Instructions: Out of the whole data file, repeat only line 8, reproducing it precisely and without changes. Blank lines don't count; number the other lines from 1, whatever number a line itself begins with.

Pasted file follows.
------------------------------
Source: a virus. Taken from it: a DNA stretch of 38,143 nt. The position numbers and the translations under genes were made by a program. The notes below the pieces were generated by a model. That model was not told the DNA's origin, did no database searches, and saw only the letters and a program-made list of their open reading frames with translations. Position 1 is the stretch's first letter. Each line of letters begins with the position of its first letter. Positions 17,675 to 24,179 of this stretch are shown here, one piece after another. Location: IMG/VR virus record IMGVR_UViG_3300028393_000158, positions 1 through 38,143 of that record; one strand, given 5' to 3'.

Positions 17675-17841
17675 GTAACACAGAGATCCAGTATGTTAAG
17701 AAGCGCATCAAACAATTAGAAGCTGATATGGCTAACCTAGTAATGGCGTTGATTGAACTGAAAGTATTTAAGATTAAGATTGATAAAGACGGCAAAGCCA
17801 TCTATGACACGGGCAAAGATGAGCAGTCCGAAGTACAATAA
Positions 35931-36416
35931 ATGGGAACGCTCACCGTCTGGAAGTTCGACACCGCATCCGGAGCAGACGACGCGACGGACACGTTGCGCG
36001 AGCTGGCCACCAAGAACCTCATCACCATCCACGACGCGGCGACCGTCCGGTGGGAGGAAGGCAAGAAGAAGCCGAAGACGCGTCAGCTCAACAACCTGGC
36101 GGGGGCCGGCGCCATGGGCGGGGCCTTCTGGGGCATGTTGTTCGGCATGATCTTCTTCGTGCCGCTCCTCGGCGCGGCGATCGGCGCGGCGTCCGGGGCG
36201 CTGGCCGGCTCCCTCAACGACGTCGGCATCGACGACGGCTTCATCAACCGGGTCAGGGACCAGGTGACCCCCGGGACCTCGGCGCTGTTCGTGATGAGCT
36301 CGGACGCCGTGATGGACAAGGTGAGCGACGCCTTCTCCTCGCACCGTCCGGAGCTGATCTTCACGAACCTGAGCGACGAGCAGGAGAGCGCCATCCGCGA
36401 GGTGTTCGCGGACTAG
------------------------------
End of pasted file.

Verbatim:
36001 AGCTGGCCACCAAGAACCTCATCACCATCCACGACGCGGCGACCGTCCGGTGGGAGGAAGGCAAGAAGAAGCCGAAGACGCGTCAGCTCAACAACCTGGC